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Books

Cross-cultural exchanges

The 18 stories, each around a dozen pages long, in E.C. Osondu’s Voice of America seem to have poured out of him like water. They have a fluency, an evenness of tone and texture, that creates an illusion of transparency and simplicity.

12 February 2011

12:00 AM

12 February 2011

12:00 AM

Voice of America E.C. Osondu

Granta, pp.256, 14.99

The 18 stories, each around a dozen pages long, in E.C. Osondu’s Voice of America seem to have poured out of him like water. They have a fluency, an evenness of tone and texture, that creates an illusion of transparency and simplicity.

The 18 stories, each around a dozen pages long, in E.C. Osondu’s Voice of America seem to have poured out of him like water. They have a fluency, an evenness of tone and texture, that creates an illusion of transparency and simplicity.

There’s great comedy — and also artistry — in this because almost every story actually describes some degree of false consciousness, wrong-headedness or pathetic illusion. Life is not transparent or legible to Osondu’s characters: it is like a series of painted cloth stage-sets which are repeatedly yanked away, punctured or torn, without ever revealing more than a fleeting glimpse of the real state of things behind.

Osondu is Nigerian. He worked as an advertising copywriter in his native country before moving to America, where he now teaches English at Providence College in Rhode Island. This is his first book, and it’s very good.

The stories hew closely to a single theme — the relations between Nigerians and America. But they elaborate, with virtuosic inventiveness, countless variations on that theme. The Nigerians feel real, whereas America, even in the stories set in the US, remains an abstraction, a magnet for many hopes and illusions.

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Osondu’s titles — ‘Our First American’, ‘Jimmy Carter’s Eyes’, ‘Nigerians in America’, ‘Welcome to America’, ‘Stars in My Mother’s Eyes, Stripes on My Back’ — reinforce the book’s thematic unity, but his characters are wonderfully miscellaneous.

In ‘Waiting’, two refugee boys, hungry and bewildered, kill time in a camp with other kids who wear donated T-shirts emblazoned with slogans like ‘Tell Me I’m Sexy’, ‘Ask Me About Jesus’, ‘Acapulco’ and ‘Got Milk?’. They cohabit with starving dogs who lick clean the buttocks of babies, and they try to survive enemy raids on the camp.

The boys wait for a photographer to come to take portraits that may lead to their adoption by American families. The narrator’s friend, ‘Acapulco’, wants to know if the family that adopts him will find a cure for his bedwetting. ‘There is a tablet for every sickness in America,’ he is told.

Some of the details, here and elsewhere in the collection, feel laid on too thickly (the camp nurse, for instance, who gives the narrator Waiting for Godot to read). But the ending is subtle. The narrator, craving privacy, sends Acapulco back to the food shack and slips away quietly.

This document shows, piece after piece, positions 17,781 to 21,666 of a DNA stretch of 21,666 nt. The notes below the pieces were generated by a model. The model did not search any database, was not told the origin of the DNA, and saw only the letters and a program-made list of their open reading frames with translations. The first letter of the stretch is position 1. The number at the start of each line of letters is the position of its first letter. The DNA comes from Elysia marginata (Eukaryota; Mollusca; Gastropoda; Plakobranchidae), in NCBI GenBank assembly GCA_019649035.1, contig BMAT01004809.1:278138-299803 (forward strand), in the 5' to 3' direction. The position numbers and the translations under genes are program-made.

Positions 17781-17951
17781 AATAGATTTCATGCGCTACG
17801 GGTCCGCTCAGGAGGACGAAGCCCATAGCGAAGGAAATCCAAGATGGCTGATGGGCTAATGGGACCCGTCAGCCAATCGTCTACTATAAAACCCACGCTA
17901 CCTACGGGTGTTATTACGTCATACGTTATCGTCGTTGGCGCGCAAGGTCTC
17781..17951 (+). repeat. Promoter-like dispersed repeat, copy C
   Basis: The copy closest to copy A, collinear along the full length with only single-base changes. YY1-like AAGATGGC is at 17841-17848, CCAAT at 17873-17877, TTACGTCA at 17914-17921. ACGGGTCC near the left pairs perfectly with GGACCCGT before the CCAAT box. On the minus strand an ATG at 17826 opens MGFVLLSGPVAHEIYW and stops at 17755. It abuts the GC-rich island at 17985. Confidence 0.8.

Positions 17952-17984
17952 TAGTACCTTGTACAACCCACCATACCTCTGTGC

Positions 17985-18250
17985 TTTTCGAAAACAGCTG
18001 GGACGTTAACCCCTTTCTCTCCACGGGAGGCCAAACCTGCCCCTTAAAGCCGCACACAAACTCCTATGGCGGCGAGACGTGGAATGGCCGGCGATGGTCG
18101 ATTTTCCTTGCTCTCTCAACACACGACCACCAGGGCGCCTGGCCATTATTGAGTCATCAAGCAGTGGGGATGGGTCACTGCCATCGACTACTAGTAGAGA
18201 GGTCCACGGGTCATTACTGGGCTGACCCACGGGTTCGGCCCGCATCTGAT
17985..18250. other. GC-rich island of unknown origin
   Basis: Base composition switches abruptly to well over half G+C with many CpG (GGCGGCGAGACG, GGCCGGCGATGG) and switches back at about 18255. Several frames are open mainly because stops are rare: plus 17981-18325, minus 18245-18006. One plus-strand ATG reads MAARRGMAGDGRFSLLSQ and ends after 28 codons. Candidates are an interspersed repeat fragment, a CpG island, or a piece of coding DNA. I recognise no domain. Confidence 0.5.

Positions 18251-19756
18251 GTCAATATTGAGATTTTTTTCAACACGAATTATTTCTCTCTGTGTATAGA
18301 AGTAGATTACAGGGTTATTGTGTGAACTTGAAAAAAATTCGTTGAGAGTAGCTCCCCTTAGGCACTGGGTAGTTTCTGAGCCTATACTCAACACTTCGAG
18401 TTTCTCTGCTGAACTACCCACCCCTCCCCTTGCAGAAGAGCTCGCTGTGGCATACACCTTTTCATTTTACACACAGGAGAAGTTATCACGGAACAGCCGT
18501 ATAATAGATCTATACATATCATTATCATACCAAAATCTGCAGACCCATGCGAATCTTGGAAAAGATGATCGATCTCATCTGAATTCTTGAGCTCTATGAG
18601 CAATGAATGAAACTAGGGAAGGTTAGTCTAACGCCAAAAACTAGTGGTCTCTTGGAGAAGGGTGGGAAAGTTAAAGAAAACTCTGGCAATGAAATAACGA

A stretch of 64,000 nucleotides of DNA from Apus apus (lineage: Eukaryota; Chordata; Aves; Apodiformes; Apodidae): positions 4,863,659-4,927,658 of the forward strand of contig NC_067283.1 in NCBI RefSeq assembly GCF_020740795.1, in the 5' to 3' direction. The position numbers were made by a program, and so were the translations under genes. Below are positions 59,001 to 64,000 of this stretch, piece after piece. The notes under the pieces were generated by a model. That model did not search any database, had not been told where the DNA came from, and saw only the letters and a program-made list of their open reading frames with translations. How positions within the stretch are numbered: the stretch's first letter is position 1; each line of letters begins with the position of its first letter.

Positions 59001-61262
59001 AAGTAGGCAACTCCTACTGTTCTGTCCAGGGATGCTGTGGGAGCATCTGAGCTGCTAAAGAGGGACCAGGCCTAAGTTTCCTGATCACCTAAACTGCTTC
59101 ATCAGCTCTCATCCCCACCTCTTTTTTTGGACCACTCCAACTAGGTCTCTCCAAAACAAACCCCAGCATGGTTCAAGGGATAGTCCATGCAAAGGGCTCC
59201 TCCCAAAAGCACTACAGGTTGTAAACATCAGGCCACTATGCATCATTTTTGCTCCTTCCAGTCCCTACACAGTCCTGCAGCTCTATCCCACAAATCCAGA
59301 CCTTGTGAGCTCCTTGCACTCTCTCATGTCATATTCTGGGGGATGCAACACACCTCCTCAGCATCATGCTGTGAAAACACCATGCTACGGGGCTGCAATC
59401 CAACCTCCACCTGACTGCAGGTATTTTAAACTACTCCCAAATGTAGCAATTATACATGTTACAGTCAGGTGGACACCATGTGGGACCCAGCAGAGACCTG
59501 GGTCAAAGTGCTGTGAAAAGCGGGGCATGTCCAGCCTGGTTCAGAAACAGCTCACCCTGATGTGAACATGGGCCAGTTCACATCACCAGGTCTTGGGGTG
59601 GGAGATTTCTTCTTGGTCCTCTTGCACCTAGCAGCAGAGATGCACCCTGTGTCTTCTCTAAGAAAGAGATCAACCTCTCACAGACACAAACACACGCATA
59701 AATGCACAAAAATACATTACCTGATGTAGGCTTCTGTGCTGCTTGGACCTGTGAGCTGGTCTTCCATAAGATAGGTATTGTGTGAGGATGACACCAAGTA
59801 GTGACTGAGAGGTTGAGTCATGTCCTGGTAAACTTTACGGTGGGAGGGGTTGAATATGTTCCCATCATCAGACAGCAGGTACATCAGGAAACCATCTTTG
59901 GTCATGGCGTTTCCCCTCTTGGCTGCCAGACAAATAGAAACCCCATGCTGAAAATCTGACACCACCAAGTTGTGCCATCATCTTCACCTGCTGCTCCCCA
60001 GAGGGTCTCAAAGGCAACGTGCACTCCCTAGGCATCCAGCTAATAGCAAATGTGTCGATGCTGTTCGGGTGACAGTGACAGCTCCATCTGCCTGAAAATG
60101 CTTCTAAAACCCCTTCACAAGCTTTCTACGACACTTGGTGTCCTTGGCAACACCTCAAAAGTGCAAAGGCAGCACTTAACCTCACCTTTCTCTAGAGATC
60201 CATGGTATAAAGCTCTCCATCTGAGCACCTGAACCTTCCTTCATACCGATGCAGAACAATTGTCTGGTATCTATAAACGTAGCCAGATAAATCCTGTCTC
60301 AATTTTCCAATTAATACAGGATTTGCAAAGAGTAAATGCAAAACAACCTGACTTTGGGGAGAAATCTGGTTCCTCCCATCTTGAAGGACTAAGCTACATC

In other stories, Osondu brushes in broad, almost folkloric scenarios before redirecting our attention to resonant nuances. They’re classic short stories, in other words. They succeed because the details have the tang of reality.

Many of them describe the lives of Nigerians living in America. One takes the form of a letter from a mother in Nigeria to her son in America, wondering why he has neglected to send money ‘through Western Union like other good Nigerian children in America do’; why he has not made a return visit to Nigeria; and why he has expressed no enthusiasm for the girl she has arranged for him to marry. She ends with a haunting parable about a migrating bird that decided to stay put rather than return across the seas with its flock. ‘My son,’ she concludes, ‘I hope you have not become like that strange Australian bird that forgot its homeland.’

‘The Men They Married’ is a wry catalogue of the dire and often Byzantine predicaments in which unlucky Nigerian women find themselves in America after being tricked, misled or mistreated by their husbands. One of them, Ebone, ‘wished she could take her problems to Oprah or Dr Phil. The guests on the shows talked about problems that sounded like trifles, so insignificant and minuscule compared to hers.’

Osondu’s best stories explore more subtle predicaments and register cross-cultural exchanges in more ironic, ambivalent ways. In ‘Stars in My Mother’s Eyes, Stripes on My Back’, a Nigerian father living with his family in America and struggling to adapt is urged by a friend to change his ways: ‘You cannot go through America without America going through you.’

Mischievously, he recreates a Nigerian coming-of-age tradition — going to the bush to catch an animal with one’s bare hands — by taking his son to an American grocery store. He tells him he can choose from the shelves whatever he likes, and the shopping trolley is duly loaded up. At the check-out — was it part of the plan? — they find themselves short of cash. An American woman offers to help. ‘I’m sure you’ll do it for somebody else,’ she says, ‘I used to have kids myself.’ The father accepts, and the two walk out of the store ‘loaded down like hunters with their kill’.

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